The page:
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> The mp3.com 'give them samples and sell cds' doesn't work. The 'pay for
> download' doesn't work. The 'make it big on the internet' thing doesn't
The above would seem to be the popular opinion of the established
brick-and-mortar music biz bunch. I find it difficult to accept ANY
prediction as to how the future fares for online music promotion/sales,
especially since it's still an industry in its infancy - and for the most
part developing without the assistance of the established biz. Therefore I
can't accept a wholesale dismissal of this process-in-development.
> If you intend to get paid for your music:
> a. send out demos and try to sign up with an established label who can
promote you or,
> b. go out and be a starving musician playing in little clubs to get
...This would seem to be more of the same. I'm sure quite a lot of folks
the established music biz would prefer it if we all just went away, or
signed up with them as if it were the only way to do business.
> they can only deliver the product, they can't bring you fans.
This is normal. Unless one wants to go the road as in the "intend to get
paid" section, an equally established method of going broke by the way, the
Artist in Specific (and not just formerly known as...) should take part in
promotion of his or her work. The huge difference with respect to the
Internet as medium is that one doesn't have to have a great set of kneepads
(for the purpose of begging some cigar-chomper to listen to your work), nor
is it necessary to pay an agent to get your work heard.
I think the big questions would be:
* Do artists wish to do business the way the folks we would rather not do
business with do, or establish a new channel for this altogether, one that
at least initially promises a freedom from the artificial restraints we've
come to know and accept?
* Is our intent as artists to make piles of money via huge venues that
require our "fans" to pay $40 a ticket? Are most folks aware that Stadium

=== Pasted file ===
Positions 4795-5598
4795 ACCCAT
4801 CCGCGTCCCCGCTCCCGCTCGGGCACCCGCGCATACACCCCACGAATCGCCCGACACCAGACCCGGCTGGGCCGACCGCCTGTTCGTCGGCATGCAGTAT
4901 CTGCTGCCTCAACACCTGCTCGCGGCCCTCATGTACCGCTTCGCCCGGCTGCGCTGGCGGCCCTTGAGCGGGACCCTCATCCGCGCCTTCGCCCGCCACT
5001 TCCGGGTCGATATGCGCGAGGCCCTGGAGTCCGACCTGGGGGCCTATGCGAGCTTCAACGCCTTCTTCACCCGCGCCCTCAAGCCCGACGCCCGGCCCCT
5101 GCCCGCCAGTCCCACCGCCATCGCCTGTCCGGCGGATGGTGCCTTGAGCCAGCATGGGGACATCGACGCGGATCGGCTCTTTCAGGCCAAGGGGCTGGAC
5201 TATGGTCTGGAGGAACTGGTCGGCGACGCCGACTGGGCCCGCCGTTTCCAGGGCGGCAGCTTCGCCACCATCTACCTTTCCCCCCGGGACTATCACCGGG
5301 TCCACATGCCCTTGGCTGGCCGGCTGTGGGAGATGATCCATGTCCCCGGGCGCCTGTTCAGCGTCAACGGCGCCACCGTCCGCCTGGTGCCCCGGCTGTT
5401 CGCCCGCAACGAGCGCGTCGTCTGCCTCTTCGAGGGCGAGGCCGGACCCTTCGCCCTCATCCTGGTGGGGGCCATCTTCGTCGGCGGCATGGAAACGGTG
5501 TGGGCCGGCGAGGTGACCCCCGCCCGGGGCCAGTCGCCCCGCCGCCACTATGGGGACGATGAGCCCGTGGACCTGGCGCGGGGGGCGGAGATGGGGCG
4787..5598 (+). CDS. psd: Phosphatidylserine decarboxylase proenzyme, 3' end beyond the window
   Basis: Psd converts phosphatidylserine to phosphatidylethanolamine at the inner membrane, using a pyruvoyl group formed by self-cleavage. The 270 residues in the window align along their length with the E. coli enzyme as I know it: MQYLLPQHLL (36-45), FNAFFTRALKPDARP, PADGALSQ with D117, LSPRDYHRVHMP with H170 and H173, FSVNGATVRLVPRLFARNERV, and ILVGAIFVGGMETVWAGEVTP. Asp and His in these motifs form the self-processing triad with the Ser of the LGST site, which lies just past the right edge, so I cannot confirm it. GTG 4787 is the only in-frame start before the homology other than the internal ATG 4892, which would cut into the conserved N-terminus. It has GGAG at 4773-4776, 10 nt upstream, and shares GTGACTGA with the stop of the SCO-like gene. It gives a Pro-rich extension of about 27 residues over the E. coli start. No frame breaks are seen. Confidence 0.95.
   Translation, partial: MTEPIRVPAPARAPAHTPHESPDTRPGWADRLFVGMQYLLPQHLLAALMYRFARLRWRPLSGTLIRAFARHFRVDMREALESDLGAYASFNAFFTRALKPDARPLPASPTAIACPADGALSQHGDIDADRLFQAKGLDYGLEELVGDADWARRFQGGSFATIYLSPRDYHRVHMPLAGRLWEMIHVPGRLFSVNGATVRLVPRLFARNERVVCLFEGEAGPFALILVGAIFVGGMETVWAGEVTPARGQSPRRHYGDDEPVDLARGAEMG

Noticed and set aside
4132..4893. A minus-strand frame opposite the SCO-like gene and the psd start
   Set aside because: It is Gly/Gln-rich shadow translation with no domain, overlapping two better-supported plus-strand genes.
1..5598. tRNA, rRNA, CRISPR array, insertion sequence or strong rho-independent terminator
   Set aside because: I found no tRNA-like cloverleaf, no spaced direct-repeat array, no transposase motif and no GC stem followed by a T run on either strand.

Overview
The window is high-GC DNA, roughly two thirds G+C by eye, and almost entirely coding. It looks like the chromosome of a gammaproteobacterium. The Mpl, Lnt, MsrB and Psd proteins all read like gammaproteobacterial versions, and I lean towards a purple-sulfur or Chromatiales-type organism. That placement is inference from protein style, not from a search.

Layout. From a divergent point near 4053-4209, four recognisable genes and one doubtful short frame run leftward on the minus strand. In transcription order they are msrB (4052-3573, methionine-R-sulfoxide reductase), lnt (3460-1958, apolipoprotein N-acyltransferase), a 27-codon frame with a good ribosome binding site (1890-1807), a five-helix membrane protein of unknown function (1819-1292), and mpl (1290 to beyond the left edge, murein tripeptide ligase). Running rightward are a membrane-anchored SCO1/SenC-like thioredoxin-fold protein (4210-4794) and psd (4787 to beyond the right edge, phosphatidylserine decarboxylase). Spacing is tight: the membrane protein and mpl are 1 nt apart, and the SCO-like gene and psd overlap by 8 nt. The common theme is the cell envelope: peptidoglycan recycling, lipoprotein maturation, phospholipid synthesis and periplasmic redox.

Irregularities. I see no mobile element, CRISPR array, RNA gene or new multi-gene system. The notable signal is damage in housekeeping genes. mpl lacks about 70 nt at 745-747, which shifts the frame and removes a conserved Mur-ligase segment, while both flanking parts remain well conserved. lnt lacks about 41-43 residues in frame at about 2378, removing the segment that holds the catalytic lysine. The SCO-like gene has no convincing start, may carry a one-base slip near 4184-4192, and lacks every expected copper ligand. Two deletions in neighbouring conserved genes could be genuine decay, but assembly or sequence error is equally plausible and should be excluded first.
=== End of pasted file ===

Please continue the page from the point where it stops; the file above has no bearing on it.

Rock as such uses a fairly new, and quite fragile, economic model, one that
needn't be followed in order to eventually have satisfaction on a
rent-paying and artistically-fulfilling level?
I'm sure none of us would prefer to just play coffee houses forever. But
given the new aspect that the Internet brings to our own niches, we'd be
foolish at best to ignore it, and go on as if it will never make a
And now a word about LinkExchange. I've been a banner "partner" for as
as it's been available, and frankly it's not been anything close to an
assistance to me in getting folks to my site. It's generally been
in the press how little banners work in this regard; I've debated taking
mine off altogether for some time, since it's probably more of a help to
people who pay LinkExchange than the people who don't. End run, it comes
tasting like a vampiric process that pretends to benefit the banner
advertiser, while helping the paying advertisers - and LinkExchange - quite
a bit more than You, The Little Guy. It still remains to be seen just how
much of a help a banner is to folks like us. As a matter of fact, the idea
is quite a bit less established as a benefit than online promotion and
of music, much less MP3 files.
Stephen Goodman * It's the free Loop Of The Week!
EarthLight Productions * http://www.earthlight.net/Studios.html
(Hear the NEW "Star Spangled Banner" here!)